Managing your finances can be a very complicated task. Where do you start? I suggest starting with a budget. Sit down and write out what you think you should be spending your money on each month. Don’t forget to include recreation and savings. Our grandparents believed in saving 10 percent of their income. That’s not bad, but 20 percent would be better. Half that savings is going to get used up the next time you have an unexpected expense not on your budget, like a leaky roof or a trip to the doctor. If you are saving 20 percent then you still have some money going into retirement accounts after paying for that unexpected expense.
After you finish your budget sit down with your bank statements and figure out what you have been spending your money on. I think you will be very surprised. You will probably find that you don’t need to spend as much as you though on some expenses. You may also realize that you waste a lot of money on other, nonessential expenses. Now, use this information and your budget to reduce your expenses.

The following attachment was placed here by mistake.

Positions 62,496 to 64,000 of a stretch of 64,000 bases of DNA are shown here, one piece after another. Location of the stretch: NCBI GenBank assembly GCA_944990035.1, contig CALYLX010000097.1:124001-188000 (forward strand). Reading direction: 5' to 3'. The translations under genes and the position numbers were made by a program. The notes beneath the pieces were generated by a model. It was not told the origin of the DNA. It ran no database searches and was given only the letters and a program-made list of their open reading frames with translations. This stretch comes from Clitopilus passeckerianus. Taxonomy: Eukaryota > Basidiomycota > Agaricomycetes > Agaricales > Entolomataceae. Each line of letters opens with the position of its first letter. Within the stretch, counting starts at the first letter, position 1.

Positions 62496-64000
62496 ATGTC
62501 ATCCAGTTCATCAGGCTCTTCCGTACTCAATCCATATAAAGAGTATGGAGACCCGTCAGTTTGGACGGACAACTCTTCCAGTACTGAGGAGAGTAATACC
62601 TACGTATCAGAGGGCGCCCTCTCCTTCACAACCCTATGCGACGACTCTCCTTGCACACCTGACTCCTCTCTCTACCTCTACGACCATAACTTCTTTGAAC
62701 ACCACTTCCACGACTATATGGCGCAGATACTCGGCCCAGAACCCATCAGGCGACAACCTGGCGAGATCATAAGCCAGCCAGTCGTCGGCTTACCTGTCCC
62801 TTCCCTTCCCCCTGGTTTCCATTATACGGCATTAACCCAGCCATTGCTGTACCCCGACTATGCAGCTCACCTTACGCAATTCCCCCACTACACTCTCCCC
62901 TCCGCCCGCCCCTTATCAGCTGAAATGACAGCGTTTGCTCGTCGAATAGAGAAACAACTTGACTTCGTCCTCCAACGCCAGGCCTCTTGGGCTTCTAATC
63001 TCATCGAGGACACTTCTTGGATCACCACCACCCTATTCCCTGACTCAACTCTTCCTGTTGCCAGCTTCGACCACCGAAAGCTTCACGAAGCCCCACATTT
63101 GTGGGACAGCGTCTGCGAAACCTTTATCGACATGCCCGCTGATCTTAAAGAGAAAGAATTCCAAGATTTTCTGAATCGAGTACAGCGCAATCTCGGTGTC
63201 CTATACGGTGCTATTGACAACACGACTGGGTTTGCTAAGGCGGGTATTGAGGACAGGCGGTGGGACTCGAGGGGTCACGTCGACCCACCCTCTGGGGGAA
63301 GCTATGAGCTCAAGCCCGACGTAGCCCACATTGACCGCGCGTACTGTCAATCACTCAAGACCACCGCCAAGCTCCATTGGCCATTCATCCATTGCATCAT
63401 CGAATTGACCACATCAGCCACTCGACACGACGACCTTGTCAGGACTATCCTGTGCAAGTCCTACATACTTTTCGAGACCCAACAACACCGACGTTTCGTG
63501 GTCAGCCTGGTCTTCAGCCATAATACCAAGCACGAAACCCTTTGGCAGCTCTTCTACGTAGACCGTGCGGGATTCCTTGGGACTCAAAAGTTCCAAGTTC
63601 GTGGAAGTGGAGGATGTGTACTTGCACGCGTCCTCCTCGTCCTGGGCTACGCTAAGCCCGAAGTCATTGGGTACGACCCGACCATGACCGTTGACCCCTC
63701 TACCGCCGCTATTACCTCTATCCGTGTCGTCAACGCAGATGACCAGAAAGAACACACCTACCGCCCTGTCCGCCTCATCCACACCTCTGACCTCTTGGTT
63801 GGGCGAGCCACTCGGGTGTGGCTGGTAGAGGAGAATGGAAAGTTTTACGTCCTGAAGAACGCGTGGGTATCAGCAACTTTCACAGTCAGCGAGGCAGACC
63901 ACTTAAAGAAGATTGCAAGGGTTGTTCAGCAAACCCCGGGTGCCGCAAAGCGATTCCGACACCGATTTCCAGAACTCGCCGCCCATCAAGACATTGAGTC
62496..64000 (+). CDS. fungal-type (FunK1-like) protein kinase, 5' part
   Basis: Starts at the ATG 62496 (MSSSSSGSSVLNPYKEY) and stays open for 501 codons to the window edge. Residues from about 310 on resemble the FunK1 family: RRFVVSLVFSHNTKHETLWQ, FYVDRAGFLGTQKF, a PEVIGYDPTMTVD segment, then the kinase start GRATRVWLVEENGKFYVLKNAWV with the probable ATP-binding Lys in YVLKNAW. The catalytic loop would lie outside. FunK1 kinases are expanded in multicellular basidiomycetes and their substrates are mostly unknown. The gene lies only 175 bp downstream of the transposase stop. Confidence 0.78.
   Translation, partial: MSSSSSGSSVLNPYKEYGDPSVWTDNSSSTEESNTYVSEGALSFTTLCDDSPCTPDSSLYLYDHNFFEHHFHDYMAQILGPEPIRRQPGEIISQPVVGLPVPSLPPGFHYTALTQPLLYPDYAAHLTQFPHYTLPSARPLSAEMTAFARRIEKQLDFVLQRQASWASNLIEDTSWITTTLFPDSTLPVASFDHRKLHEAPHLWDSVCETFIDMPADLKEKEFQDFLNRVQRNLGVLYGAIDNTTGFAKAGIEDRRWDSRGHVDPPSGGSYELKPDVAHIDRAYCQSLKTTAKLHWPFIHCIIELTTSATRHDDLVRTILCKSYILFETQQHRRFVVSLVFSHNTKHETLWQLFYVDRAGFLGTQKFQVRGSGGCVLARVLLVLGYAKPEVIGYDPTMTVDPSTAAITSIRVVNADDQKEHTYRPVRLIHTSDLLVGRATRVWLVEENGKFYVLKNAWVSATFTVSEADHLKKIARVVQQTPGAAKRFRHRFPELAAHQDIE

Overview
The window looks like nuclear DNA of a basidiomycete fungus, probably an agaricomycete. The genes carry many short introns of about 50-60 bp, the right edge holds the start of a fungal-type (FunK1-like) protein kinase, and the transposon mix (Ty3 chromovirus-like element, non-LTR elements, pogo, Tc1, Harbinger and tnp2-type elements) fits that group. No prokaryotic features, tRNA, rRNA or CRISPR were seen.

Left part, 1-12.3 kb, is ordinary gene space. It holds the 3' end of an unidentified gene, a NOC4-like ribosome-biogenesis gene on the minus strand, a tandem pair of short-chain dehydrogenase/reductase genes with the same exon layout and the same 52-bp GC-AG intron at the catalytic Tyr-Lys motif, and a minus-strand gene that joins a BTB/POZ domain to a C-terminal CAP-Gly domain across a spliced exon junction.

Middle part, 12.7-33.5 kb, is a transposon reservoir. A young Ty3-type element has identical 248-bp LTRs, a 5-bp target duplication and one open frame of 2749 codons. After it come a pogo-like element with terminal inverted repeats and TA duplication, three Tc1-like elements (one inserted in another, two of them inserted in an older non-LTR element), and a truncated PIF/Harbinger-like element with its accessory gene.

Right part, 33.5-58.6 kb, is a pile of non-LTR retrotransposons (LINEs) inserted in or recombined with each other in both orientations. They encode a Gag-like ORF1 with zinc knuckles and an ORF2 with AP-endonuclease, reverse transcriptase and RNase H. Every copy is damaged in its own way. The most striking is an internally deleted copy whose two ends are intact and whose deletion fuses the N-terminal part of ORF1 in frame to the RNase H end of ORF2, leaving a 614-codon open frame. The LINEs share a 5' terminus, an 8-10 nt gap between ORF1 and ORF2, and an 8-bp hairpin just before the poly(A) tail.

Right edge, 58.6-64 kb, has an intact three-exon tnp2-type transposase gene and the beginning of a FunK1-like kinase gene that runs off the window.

Are you being charged fees for paying bills late each month? That needs to stop right away. Setup a system for tracking when your bills come in and pay them as soon as you get them. Pick a set time one day a week to pay bills. That way you won’t forget to take care of this important chore. Review your statements carefully, including credit card statements and bank statements. If your interest rate is high on your credit cards then contact the lender and ask them to reduce the rate. If you pay your bills on time then they don’t want to lose you as a client. You may be surprised how quickly they agree to give you better terms.
Review your credit report at least once a year. You are entitled to a free credit report once a year. If there is inaccurate information on your credit report then be sure to dispute the error so that it can be corrected. Bad information on a credit report hurts your credit score which in turn causes you to pay a higher interest rate when you borrow money.